Last night I spent a few hours organizing the entries for What’s Up Yukon’s Food to Fly For contest, in which a lucky winner will be sent to Frankfurt courtesy of Condor Air.
Contestants wrote short essays on European cuisine worth hopping the Atlantic to experience. The deadline was April 30 and we received more submissions in the three days leading up to the deadline than we did in the previous three months.
Human nature, I suppose.
When the dust settled, we had collected approximately 60 essays and the job of consolidating and accounting for them fell to me.
There were two distinct aspects of this operation.
First, I had to transfer a given contest entry from my email inbox to a folder we had created in a computer program called Dropbox; I had to locate the relevant email, open it, download the attachment containing the Food to Fly For story, rename the document according to our agreed-upon coding system, and then save that document to the above-mentioned Dropbox folder.
Then I had to gather the name of the contest entrant, the title of her article; her email address and phone number (if one was provided) and plug all this information into a spreadsheet.
Then I did it all over again for the next entrant. And again after that — ad nauseum.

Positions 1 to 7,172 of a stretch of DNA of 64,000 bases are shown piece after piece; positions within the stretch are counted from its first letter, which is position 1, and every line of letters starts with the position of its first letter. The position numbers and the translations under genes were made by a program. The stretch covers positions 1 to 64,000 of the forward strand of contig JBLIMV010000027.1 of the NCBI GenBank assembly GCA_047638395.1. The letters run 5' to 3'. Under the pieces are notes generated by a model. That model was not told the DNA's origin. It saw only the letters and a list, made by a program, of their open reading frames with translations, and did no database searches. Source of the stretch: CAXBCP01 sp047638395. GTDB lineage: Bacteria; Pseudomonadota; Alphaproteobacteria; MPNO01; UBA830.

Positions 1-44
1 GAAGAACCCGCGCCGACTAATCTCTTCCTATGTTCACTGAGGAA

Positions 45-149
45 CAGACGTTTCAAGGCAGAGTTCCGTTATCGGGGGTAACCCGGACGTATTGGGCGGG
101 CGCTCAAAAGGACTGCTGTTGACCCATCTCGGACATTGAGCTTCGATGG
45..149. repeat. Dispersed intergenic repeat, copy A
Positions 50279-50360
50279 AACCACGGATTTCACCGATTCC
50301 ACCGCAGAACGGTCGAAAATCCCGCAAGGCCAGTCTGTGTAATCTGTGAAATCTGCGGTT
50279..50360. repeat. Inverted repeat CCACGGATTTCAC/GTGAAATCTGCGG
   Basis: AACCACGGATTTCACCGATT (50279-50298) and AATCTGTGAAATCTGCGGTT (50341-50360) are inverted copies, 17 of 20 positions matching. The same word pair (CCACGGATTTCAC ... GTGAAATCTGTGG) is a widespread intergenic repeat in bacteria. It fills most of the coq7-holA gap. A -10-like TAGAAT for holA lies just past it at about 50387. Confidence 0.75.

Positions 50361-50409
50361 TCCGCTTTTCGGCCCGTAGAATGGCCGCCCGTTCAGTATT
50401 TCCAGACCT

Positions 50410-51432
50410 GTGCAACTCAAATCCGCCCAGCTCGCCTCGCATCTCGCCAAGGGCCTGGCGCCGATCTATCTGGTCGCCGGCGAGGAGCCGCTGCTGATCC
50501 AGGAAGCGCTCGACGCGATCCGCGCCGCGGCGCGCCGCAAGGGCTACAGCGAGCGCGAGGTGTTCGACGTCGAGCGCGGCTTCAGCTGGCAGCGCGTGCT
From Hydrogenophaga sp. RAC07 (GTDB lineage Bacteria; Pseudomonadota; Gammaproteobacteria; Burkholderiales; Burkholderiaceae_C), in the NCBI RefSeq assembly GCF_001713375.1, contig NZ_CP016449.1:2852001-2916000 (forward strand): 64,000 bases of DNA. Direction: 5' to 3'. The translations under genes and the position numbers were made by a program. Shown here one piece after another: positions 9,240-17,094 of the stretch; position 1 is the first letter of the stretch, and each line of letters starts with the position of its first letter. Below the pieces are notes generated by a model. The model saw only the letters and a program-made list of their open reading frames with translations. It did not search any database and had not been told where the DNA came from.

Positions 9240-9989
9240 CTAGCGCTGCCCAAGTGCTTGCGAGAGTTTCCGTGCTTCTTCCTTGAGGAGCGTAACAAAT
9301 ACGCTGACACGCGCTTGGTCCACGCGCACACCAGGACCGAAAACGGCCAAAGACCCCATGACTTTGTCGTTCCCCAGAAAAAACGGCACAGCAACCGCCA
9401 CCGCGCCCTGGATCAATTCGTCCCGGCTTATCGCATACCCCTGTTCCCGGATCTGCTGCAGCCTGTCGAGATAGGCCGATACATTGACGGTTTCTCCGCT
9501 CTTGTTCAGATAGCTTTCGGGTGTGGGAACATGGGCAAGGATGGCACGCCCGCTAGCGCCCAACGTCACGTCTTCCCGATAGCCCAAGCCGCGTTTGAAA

There is nothing difficult about any of the computer procedures listed above and the whole thing amounted to run-of-the-mill data entry. Still, I did not relish the perceived monotony of the job and procrastinated fervently (an oxymoron?) before finally settling down to brass tacks.
What I didn’t anticipate was the sense of calm I would derive from the ever-repeating operation.
True, the first half-dozen cycles were annoying. I had yet to nail down my proper cadence or establish a consistent order for all the tiny steps that contributed to the larger task.
But soon enough I started to feel it; a rhythm pulsing through my finger tips into my keyboard. The repetitive nature of the operations became trancelike; I grooved on it.
Would I sound like an idiot to say I was dancing with data? Most likely — so I won’t.
But I do have a few things to say.
Number one: peace of mind can strike at odd times, for odd reasons. Go with it.
Number two: the line between sheer boredom and meditative awareness might be fuzzier than we think.
And so it came to pass that on a Wednesday night like many others, I finished cataloging all of our Food to Fly For entries and went to bed with a calm disposition and a mysterious feeling of connectedness.